The best way do this is in the out-of-scope section. It's really the only scope section worth mentioning. Seeing a chunk of scope as explicitly out is much more confronting than it not being explicitly included. It's for wishful thinking to take over, and for stakeholders to see what they want "in-scope" if something related is also there, the out-of-scope section removes this false comfort.

In Your Scope is Out Of Mine

Dependencies on other projects should also go in the scope section. Theses are essentially things your project will not deliver, but is expecting others to do. Inviting the responsible parties from these projects to sign-off on your scope is an opportunity to get disagreements sorted early. Nothing focuses the mind like having to put pen-to-paper on a document that explicitly says what you are responsible for.


Explicitly structuring your scope statements around which 'dimension' of scope they refer to can make your scope clearer, encourage you to think about the projects in different ways, and make a point unavoidable by restating it from three or four different angles.
Each "dimension" of scope is a single narrow class of items that may be in or out of scope. I've listed a partial brain-dump of the dimensions you could use below.
  • Problem: User issues to address or ignore
  • Functional: User facing features that are included or excluded
  • Non-Functional Requirements: All non-functional requirements can be part of scope, either as area we are targetting to improve, or where we make no promises. (Note that I'm a big fan of phrasing these as negative NFRs - things we can do without is what drives intelligent compromise.)
  • System: Which technical systems we are responsible for, or will not change
  • Interfaces: System interfaces or integrations that we take responsibility for changing, or normally rely on others for
  • Activity: User activity or tasks considered, or ignored (Useful as part of a process when you highlight activities to automate or stay manual)
  • Users/Customers: Which user bases are considered, and which excluded
  • Organisational: Parts of the organisation whose issues and needs are in scope - very useful when deciding stakeholder and interview lists.
  • Legislative: Which parts of law are to be complied with, or whose compliance is a main point of the program
  • Deliverables: What documents, sing-offs, or artefacts are included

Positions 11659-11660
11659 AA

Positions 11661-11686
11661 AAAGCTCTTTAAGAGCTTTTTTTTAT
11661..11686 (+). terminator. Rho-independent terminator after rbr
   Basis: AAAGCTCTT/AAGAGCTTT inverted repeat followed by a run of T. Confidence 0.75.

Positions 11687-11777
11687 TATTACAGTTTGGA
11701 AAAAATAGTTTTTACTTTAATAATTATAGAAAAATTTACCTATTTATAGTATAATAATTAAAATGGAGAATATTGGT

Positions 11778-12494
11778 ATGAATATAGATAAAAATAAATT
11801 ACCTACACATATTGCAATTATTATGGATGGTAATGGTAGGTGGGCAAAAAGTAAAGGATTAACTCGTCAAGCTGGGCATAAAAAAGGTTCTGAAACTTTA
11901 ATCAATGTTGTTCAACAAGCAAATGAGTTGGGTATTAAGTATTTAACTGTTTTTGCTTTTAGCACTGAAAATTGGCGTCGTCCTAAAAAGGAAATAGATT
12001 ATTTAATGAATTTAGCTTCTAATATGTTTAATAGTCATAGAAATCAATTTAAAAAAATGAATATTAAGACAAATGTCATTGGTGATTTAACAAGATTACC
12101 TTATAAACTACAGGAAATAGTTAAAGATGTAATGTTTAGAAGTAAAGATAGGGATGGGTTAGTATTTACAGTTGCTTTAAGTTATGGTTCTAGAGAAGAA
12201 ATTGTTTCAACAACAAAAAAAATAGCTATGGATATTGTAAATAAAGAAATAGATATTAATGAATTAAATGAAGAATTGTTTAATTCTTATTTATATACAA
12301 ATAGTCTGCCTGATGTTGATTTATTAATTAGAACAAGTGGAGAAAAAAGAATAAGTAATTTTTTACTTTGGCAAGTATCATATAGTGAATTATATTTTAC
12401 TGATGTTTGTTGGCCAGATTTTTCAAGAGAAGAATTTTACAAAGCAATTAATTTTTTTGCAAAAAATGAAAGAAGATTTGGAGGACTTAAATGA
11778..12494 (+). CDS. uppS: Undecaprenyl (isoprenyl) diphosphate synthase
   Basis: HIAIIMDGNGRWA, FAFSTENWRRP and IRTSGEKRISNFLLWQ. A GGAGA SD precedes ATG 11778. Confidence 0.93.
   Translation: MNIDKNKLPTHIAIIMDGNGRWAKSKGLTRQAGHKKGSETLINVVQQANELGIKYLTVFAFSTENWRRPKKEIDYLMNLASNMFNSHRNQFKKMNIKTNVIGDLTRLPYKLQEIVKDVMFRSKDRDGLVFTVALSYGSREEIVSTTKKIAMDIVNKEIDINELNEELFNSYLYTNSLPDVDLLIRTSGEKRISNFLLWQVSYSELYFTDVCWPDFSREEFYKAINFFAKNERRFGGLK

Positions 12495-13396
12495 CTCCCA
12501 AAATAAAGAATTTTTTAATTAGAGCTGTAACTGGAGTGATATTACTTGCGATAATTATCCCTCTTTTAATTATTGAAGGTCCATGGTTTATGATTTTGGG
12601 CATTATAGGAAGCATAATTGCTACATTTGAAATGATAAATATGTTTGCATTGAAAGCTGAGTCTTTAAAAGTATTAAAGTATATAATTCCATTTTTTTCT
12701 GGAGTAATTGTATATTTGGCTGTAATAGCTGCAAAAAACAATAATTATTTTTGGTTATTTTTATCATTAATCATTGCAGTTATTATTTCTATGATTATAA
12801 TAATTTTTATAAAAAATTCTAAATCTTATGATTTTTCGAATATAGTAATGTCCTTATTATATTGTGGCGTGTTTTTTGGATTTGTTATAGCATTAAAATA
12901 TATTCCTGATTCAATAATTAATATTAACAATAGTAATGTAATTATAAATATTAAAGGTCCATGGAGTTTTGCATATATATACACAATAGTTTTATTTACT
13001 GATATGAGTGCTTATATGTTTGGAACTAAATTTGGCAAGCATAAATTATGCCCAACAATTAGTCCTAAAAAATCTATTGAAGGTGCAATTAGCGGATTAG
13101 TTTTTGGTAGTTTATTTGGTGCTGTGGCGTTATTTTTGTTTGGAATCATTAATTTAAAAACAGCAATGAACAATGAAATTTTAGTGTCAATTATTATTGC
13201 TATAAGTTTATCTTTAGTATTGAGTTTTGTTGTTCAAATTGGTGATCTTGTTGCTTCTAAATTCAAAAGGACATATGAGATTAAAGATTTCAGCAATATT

• Detail: How much details (Descriptive vs Prescriptive) will be included
  • Supporting: Which activities or systems will be able to function based on our delvierables. This one's quite useful to say you will produce just-enough to support a particular activity or example (say, estimation) but not enough for another (say, full-build)

Tuesday, March 1, 2011

Logo for Android

I am really enjoying having Logo on my phone. Making that little turtle run around takes me back to first learning about variables and sub-routines on an Apple ][e. Good times.


This is almost definitely my geekiest post ever.

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Monday, February 14, 2011

In Praise of Context Diagrams

The context diagram is probably the most neglected part of a BA’s bag of tricks. Nothing gives you the ability to collaborate with people so easily on a solution. A single slide with a good context diagram neatly summarises exactly what some functional component does, and who it serves. Whether it’s for a whole company, a system, or a software component, the context diagram applies just as well.

There’s lots of fancier ways of doing the same thing that give you a lot more information on context, aims, implementation, and scope – but none of them are so useful as tools to collaborate.

The beauty is that all you have to do is sit people down in a room, draw a circle in the centre of a white board and ask people who uses it. You then draw the users around in an arc in the top half of the board. Then ask what systems we rely on, draw those in an arc in the bottom half. Now ask what each user/system does with the solution and draw these requests and responses in as the arrows between external participants and the system.

It’s not fancy, there’s no certification course, but it can be the most useful meeting you have the whole project if you get it right.

Also, if you’re an external provider you can make these diagrams look very slick as you’re not restricted by a particular notation or layout. These give you a great way to advertise your competence, while displaying that you’ve understood the context.

Now – tricks!

  • If you’re scope doesn’t cover the whole diagram you can use highlighted areas of the diagram to show in/out of scope, or multiple stages.
  •  The MS Visio shapes for work flow diagrams and departments are a great source of icons for actors
  • Minimise the number of systems you show, it should be mainly about users, systems are only their if they’re really significant.
  • Maximum of four lines between any one user and the solution
  • The “solution” in the centre of the diagram doesn’t have to be a system; it can be an organisational function, group, process, physical object, or anything really.
  • If it helps – think of it as a top-level data-flow-diagram. But I don’t even know if they teach structured design in IT courses any more so that may not help you.
  • Each arrow from users/systems to the solution could end up as one or more use cases or as a story grouping.
  • Arrows going between users/systems to the solution can be verbs to capture actions, or nouns to capture data transfer. If you can stay consistent that’s nice, but it’s not %100 necessary.